137 ( +1 | -1 ) Your chess libraryHaving moved my medium size collection of chess books recently to a new bookself nearer my computer, I became aware of one glaring observation. Seems there are two chess books that have been held together by the use of military OD green duct tape as a binding. Don't laugh, They have held together for over 20 years this way. These two books reflect the chess player I was and the chess player I am today.
I puchased my first book when I was 16 (yes they had books back then). The title was Chess Openings, Theory and Practice by I A Horowitz. A rather thick opening bible. MCO was not out yet. I would study each opening trying to understand the reasoning and progression of each along with the few traps referenced in the book.
Which leads me to my other smartly bound book called Winning Chess Traps by Irving Chernev. This book was a treasure to me at the time. With it I was able to memorize dozens of opening traps and best of all spring them on my opponents. There is nothing better than to play and checkmate your opponent in less than a dozen moves.
In reflection, these two books are me and my style of play: Opening strength and Traps/tactics ad lib.
Would like to hear what books are your most used and do they reflect your chess?
153 ( +1 | -1 ) Interesting...I own both of those books, though they don't seem to have done as much for my game as they have for yours. Duct tape would have been a good idea for the Horowitz book--mine is now in two pieces, with one half lost somewhere in my office (so what's left is a book without covers which begins smack in the middle of the QGA). I bought this one way back in college, at a time when MCO was available but when my startled mind (the concept of "opening theory" being almost wholly unknown to me) recoiled at MCO's algebraic notation.
If wear and tear is the proxy here for usefulness, then my two additions to this list would be "Modern Chess Strategy" by Ludek Pachman and "Pawn Power in Chess" by Hans Kmoch. Both have several layers of tape on the spines. Do these illuminate my strengths and weaknesses? Probably not accurately: I aspire to be a better middlegame player, but I almost always formulate idiotic plans (several per game).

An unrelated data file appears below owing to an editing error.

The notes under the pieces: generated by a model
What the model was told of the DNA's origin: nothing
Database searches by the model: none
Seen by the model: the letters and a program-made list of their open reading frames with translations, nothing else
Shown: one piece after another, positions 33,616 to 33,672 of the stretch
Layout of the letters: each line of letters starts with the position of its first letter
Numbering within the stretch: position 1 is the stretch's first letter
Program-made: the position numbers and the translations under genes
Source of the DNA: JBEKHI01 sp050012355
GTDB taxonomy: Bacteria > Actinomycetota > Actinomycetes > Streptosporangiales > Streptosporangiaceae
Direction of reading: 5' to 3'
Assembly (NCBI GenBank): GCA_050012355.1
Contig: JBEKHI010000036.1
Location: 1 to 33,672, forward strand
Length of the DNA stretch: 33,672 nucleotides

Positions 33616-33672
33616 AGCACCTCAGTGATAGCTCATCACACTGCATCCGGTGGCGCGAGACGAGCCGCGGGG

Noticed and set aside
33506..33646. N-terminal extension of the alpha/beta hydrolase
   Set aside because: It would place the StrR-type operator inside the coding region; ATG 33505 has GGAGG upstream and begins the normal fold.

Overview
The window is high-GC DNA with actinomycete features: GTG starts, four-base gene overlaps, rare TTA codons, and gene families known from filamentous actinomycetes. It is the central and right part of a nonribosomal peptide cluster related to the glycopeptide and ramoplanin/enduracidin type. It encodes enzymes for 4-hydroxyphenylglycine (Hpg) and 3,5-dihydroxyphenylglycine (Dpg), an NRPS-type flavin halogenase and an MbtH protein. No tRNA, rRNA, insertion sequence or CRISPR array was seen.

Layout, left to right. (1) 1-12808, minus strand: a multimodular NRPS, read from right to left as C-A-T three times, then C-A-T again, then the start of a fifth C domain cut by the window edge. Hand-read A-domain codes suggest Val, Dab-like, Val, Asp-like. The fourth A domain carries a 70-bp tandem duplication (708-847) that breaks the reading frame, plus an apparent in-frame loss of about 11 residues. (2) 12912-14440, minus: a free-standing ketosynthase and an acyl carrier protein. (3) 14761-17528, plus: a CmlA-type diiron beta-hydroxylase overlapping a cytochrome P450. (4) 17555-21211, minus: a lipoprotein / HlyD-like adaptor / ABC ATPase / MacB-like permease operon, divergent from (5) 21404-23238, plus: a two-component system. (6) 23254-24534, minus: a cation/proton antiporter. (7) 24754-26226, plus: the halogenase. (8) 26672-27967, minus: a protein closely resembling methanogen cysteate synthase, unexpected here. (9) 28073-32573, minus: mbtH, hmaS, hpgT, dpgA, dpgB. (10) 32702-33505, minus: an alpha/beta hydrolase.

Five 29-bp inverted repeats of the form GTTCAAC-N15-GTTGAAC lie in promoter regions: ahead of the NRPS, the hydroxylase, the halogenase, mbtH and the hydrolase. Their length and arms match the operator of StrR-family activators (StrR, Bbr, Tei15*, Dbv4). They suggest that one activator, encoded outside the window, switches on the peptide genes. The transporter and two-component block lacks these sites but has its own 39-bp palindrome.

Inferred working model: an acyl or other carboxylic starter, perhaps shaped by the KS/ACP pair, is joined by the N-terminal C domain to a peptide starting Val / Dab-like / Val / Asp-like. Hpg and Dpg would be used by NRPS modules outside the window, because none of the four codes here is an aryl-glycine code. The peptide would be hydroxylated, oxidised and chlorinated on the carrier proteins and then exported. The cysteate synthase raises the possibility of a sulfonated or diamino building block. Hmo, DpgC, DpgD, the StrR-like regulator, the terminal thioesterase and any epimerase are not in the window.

A close contender for the wear-and-tear award is the first chess book I ever bought, "A Complete Defence to 1 e4" by Cafferty and Hooper (1986). I have it in arm's reach right now. It was this book that infected me with the Petrov, which I learned then and play to this day--in fact, this book remains my primary resource on the Petrov, despite more than twenty years of age. Probably time to upgrade, since its minor section on the Center Game omits any reference to my beloved 2...Nf6!?
40 ( +1 | -1 ) Thats two that I haven't read.I have read Pawn Power several times. Didn't quite understand or was able to absorb it when I was younger. Reread it a few years ago with a better outcome. My original copy was loaned (permanently) to someone.
For the other two, can't say I've heard of them. Will definitely search for them as I usually can find older chess books using the inter-library loan system.
80 ( +1 | -1 ) 1.Livshitz's: Test Your Chess IQ, Intermediate Challenge (vol1), Master Challenge(vol2), and Grandmaster Challenge (vol3). sequence of thematic puzzles far superior to Polgar's omnibus. likely out of print.
i've destroyed the first volume marking the diagrams. volume 2 and 3 i open up to random diagrams, these days i'm happy solving one once a day.
2. The Complete Games of Bobby Fischer and 500 Master Games of Chess (Book1,2&3). back when i had a lot of free time during the summer break, i'd spend the entire day working through these games at the coffee shop with loud music on my head phones.
3. (future) something on Opening Analysis. my opening repertoire is admittedly very small. and i tend not to look for traps, while i'm easy to fall into them...
37 ( +1 | -1 ) Livshitz ?Haven't heard that comical name in awhile. Reminds me of a friend who had a sh**z-su and poodle mix, a new designer breed dog. She never realized that it was a sh**z-poo.
I enjoyed running thru Polgars thick book of quickie chess puzzles. His daughter Susan also has a newish book out "World Champion's Guide to Chess" and its similar in theme to dad's as it to is mostly quick puzzles.
92 ( +1 | -1 ) Most used over the years...Chernev and Reinfeld - "Winning Chess". 300+ tactical puzzles grouped by theme. I've gone back to it several times since the late 1960s, always benefiting. Most recently I've loaded the positions on my PDA and run them through an engine on that. Several oversights that were missed but those are instructive now.
"Pandolfini's Endgame Course". It may not be the best, but it's what I got the basics from. There's a website that has a list of errata that is a must if you're going to use it seriously.
Chernev's "Logical Chess, Move by Move" - a classic, every move of 33 games explained. Classical principles of chess illuminated. I know modern writers like Watson and Silman think Chernev leaves a lot to be desired, but it's the first game collection I read and I still value it.
How do these reflect my game? Well, they're pretty simple and I'm a simle guy. (I also like Michael Stean's "Simple Chess").
21 ( +1 | -1 ) My first chess book was Chess openings from T. Schuster A small book with all the basics of chess openings in it. So very simple that my opening skills and rating improved rapidly